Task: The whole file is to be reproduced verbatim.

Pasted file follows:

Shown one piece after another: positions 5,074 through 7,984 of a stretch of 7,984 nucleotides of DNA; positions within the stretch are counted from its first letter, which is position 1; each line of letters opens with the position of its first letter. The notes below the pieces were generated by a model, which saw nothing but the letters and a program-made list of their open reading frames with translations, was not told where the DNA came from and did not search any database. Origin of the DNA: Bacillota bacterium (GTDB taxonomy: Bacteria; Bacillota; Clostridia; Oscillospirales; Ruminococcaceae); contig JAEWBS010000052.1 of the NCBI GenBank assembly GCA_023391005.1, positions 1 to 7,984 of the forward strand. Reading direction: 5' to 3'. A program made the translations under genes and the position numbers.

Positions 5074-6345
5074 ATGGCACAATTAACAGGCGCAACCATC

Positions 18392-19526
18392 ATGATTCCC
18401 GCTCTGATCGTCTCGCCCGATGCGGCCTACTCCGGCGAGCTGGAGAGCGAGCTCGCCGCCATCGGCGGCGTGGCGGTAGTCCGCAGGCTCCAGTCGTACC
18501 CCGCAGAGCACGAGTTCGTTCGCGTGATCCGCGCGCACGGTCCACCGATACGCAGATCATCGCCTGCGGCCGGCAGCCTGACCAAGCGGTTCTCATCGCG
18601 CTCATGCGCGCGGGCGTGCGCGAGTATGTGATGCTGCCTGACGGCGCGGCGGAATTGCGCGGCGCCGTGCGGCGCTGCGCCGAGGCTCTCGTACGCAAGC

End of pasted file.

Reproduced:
Shown one piece after another: positions 5,074 through 7,984 of a stretch of 7,984 nucleotides of DNA; positions within the stretch are counted from its first letter, which is position 1; each line of letters opens with the position of its first letter. The notes below the pieces were generated by a model, which saw nothing but the letters and a program-made list of their open reading frames with translations, was not told where the DNA came from and did not search any database. Origin of the DNA: Bacillota bacterium (GTDB taxonomy: Bacteria; Bacillota; Clostridia; Oscillospirales; Ruminococcaceae); contig JAEWBS010000052.1 of the NCBI GenBank assembly GCA_023391005.1, positions 1 to 7,984 of the forward strand. Reading direction: 5' to 3'. A program made the translations under genes and the position numbers.

Positions 5074-6345
5074 ATGGCACAATTAACAGGCGCAACCATC

Positions 18392-19526
18392 ATGATTCCC
18401 GCTCTGATCGTCTCGCCCGATGCGGCCTACTCCGGCGAGCTGGAGAGCGAGCTCGCCGCCATCGGCGGCGTGGCGGTAGTCCGCAGGCTCCAGTCGTACC
18501 CCGCAGAGCACGAGTTCGTTCGCGTGATCCGCGCGCACGGTCCACCGATACGCAGATCATCGCCTGCGGCCGGCAGCCTGACCAAGCGGTTCTCATCGCG
18601 CTCATGCGCGCGGGCGTGCGCGAGTATGTGATGCTGCCTGACGGCGCGGCGGAATTGCGCGGCGCCGTGCGGCGCTGCGCCGAGGCTCTCGTACGCAAGC